Conference report Access to Knowledge

By EDRi · June 2, 2005

On 12 and 13 May 2005 the Trans Atlantic Consumer Dialogue (TACD) organised a successful conference in London to make progress on a draft international treaty on Access to Knowledge (A2K). It was the third meeting of a very diverse expert group of academics, educators, representatives of libraries, consumer organisations and people from the open source movement. During the conference all the detailed provisions laid out in each of the sections of the draft treaty were debated in separate sessions. Thanks to strong pressure from the chairs, urging speakers to be pointed in their assessments and short in their speech, the analysis was completed on time and recorded in every detail.

This global coalition took shape in September 2004, when TACD organised a session in Geneva to discuss reform of the World Intellectual Property Organisation (WIPO). The meeting laid down a challenge to WIPO to reform rules relating to intellectual property (IP), such as copyright and patents. The joint goal is providing wider access to knowledge, especially for poorer consumers in developing countries and restoring a balance in IP-rules to uphold the traditional rights of users.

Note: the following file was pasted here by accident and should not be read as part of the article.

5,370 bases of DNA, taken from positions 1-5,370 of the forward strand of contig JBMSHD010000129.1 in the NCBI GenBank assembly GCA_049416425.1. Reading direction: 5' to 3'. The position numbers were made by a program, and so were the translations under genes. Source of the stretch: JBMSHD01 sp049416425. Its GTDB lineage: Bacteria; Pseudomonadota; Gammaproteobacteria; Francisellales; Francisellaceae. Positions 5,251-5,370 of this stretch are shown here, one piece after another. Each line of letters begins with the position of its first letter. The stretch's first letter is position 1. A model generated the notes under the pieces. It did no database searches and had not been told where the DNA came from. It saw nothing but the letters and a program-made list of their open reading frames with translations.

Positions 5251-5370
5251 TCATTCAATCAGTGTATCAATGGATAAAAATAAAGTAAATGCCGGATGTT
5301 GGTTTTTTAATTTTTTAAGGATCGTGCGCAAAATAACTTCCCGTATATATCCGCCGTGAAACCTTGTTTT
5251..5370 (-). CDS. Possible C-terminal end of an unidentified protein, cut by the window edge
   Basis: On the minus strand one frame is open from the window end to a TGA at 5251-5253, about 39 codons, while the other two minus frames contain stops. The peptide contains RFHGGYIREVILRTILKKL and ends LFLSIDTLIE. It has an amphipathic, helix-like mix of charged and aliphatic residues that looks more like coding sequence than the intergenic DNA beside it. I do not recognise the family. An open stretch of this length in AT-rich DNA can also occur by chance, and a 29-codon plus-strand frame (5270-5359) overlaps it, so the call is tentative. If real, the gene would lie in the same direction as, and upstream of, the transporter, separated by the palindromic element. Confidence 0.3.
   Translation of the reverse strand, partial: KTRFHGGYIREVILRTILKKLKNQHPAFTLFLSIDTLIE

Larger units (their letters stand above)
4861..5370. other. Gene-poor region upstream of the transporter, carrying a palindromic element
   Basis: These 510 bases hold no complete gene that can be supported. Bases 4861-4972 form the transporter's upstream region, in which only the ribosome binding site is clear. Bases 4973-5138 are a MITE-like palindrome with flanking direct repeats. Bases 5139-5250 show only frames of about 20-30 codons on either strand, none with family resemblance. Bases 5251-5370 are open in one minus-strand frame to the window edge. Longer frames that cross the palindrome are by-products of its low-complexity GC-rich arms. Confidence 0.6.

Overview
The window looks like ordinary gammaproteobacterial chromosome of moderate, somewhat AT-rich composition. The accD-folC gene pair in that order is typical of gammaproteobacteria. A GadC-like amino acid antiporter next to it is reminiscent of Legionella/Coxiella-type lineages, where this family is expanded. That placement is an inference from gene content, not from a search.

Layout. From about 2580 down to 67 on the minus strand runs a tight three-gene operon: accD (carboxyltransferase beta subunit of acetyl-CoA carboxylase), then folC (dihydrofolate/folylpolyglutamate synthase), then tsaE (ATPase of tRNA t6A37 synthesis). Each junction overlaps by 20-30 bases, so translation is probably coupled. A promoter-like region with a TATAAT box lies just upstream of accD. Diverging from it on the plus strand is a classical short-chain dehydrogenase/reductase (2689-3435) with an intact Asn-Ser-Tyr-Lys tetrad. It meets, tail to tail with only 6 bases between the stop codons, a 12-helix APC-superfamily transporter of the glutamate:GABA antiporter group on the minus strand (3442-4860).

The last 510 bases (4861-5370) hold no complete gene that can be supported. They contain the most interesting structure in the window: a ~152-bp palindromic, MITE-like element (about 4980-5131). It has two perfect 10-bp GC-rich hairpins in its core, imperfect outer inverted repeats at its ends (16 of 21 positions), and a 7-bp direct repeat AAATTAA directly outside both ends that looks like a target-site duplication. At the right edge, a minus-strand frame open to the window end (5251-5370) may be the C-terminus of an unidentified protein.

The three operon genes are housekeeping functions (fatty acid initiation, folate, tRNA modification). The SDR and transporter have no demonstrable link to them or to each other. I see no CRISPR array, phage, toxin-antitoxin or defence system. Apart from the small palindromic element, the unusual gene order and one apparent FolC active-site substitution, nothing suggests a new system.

A second meeting in Geneva in February 2005 determined that it was necessary to develop a new treaty, or at least principles, to redress this imbalance as part of a ‘development agenda’. Led by the Consumer Project on Technology (CPTech), an expert group began drafting the treaty.

At this third meeting around one hundred participants were present, about half academic or legal experts, and half representing consumer and user groups. A substantial minority came from developing countries, including Brazil, India, Kenya, Malaysia South Africa and Zimbabwe.

The next step will be to incorporate all the amendments, additions, omissions and other suggested changes to produce a new draft that will be circulated to meeting participants for final comments. When this has been completed, the draft can be presented to governments and promoted around the world, maybe even at the WIPO General Assembly in September 2005. Ultimately, it is hoped that the treaty, or at least the ideas that are driving it, will be adopted and ratified by WIPO, and incorporated into national laws and a modern way of looking at intellectual property.

Overview Access to Knowledge initiative and draft text

EDRI-gram, Geneva meeting on access to knowledge (10.03.2005)

(Contribution by Kaye Stearman, Consumers International)